Bethel, Connecticut is located about 60 miles north northeast of New York City, near the border of New York State. The U.S. Census classifies Bethel as a Census Designated Place and in 2010, counted 9,549 residents. The town occupies a little over four square miles in Fairfield County and lies 482 feet above sea level.
Bethel’s history includes the colorful fact that it is the birthplace of legendary showman P.T. Barnum. The town was originally settled in 1685 as a parish and part of nearby Danbury. The name comes from the Hebrew word for “house of God.” The town incorporated in 1855 and five years later counted 1,711 residents.
Residents in Bethel enjoy about 20 percent more rainfall on average than people in the rest of the U.S. They also get more snow—about 44 inches compared to 26 inches for the rest of the country. Summers are quite warm; the average high temperature in July is 83°F. By the same token, winters are chilly, with the mercury dipping to about 17.5°F on average during January.
Bethel is close to several major cities in the region, including New York (60 miles), Providence, RI (110 miles) and Boston, MA (140 miles). Major east-west roadways are I-84, U.S. 6, and state route 58. The primary north-south artery is state route 53. Train service is available (Metro North line) and Housatonic Area Regional Transit (HART) provides bus service. There are several airports in the region, with international service at Stewart (SWF) in New Windsor, and LaGuardia (LGA) and JFK in New York City.
Cost of Living in Bethel
Compared to the rest of the U.S., the cost of living in Bethel is high. You can expect to pay about a 50 percent premium for housing, a 35 percent premium for food, and a 26 percent premium for utilities. Transportation and healthcare services are more expensive, too. Annual property tax assessments exceed 3 percent of assessed values for real estate and motor vehicles; the state assesses a 6.35 percent sales tax. Use the links below to gauge how far your earnings will go in Bethel.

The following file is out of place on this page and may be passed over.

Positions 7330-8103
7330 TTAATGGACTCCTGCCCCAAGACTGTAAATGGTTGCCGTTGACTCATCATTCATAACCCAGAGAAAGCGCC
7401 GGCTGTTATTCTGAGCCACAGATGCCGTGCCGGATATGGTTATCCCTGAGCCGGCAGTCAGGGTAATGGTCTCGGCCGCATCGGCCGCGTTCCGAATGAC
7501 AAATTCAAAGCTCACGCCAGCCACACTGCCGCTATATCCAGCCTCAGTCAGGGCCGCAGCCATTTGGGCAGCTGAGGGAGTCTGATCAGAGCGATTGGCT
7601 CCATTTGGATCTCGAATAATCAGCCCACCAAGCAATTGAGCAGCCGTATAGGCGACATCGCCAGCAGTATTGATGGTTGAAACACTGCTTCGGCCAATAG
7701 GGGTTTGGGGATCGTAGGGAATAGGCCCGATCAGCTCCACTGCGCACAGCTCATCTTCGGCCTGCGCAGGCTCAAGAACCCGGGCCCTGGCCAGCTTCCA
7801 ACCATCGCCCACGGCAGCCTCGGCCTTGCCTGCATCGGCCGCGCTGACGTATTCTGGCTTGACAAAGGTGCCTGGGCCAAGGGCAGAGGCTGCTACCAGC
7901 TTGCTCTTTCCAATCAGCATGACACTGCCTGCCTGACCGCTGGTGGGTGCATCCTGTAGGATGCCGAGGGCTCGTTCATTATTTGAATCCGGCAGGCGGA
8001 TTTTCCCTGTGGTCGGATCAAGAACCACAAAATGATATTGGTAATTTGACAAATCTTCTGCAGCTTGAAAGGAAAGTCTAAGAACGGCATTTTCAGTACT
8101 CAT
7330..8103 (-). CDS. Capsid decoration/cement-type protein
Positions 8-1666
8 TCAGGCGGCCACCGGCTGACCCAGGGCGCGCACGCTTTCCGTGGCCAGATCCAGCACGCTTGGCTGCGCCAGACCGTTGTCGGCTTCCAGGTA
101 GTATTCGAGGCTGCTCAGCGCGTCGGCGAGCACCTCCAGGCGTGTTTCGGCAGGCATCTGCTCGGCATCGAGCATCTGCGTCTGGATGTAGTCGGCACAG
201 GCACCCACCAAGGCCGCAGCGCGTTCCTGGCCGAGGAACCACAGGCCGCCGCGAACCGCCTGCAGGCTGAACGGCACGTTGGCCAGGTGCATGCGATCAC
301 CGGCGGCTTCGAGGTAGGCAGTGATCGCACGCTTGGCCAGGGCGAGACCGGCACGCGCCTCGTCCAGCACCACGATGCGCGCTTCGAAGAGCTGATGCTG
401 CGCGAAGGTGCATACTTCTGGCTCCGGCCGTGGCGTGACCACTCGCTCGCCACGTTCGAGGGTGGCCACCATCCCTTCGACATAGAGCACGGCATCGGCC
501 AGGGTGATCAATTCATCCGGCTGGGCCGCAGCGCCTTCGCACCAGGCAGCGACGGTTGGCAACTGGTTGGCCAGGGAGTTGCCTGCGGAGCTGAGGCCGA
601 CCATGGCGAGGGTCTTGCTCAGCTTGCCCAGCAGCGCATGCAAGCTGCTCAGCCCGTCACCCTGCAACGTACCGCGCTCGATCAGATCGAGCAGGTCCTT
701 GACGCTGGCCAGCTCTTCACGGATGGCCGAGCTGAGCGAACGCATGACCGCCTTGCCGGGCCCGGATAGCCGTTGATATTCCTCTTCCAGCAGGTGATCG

Bethel Public Schools administers public education in five schools located on a 140-acre education park near the center of town. The town is home to two private schools, including St. Mary Elementary (PK-8). You’ll find 40 colleges and universities within a 50-mile radius of Bethel; Western Connecticut State University in Danbury is only three miles from Bethel center.
Bethel is conveniently close to quality health care facilities, with about four dozen hospitals within 30 miles. The closest, Danbury Hospital, is a teaching hospital and part of Western Connecticut Health Network. It is rated high-performing in four procedures/conditions by U.S. News & World Report.
Bethel Real Estate
Bethel’s housing inventory numbered 4,168 units in 2010, and the median value of owner-occupied dwellings was $262,200. Median selected monthly costs of ownership for mortgage-holders were $1,996; for those without a mortgage, the costs were $889. Of Bethel’s four neighborhoods, housing is most expensive in the Dodgingtown Road/Old Hawleyville Road area and least expensive in Town Center.
If you’re looking to spend some time in Bethel, you’ll find several nice choices for lodging. Most properties are located along the I-84 corridor to the north, including a Residence Inn by Marriott and a Holiday Inn Express Hotel & Suites (both are in Danbury). If your budget is tight, more affordable options include a MicroTel Inn & Suites by Wyndham and a Quality Inn & Suites.
Bethel may be small, but it’s mighty in terms of flavorful dining options. The kids will no doubt love the steakburgers, fries, and root beer at Sycamore Drive-In, with curb service and a 1950s feel. For affordable family dining in a Victorian atmosphere, check out The Putnam House, an 1850s mansion with an American menu. The Copas Restaurant and Bar serves up Latin Continental dishes with South American wines—and half-price drinks from Tuesday through Thursday (5 to 7 pm).
Things to Do in Bethel
Your visit to Bethel should include a trip to the Greenwood Historic District with shops, restaurants and several mid-19th century buildings in Greek Revival and Victorian architectural styles. While you’re sightseeing, you’ll find several landmark reminders of the town’s most famous citizen, P.T. Barnum, including the house on Greenwood Avenue where he was born. You’ll also find several seasonal attractions, such as the activities at Blue Jay Orchards. It comes alive in August through harvest time with hayrides, apples, pumpkins—lots of family fun on the farm.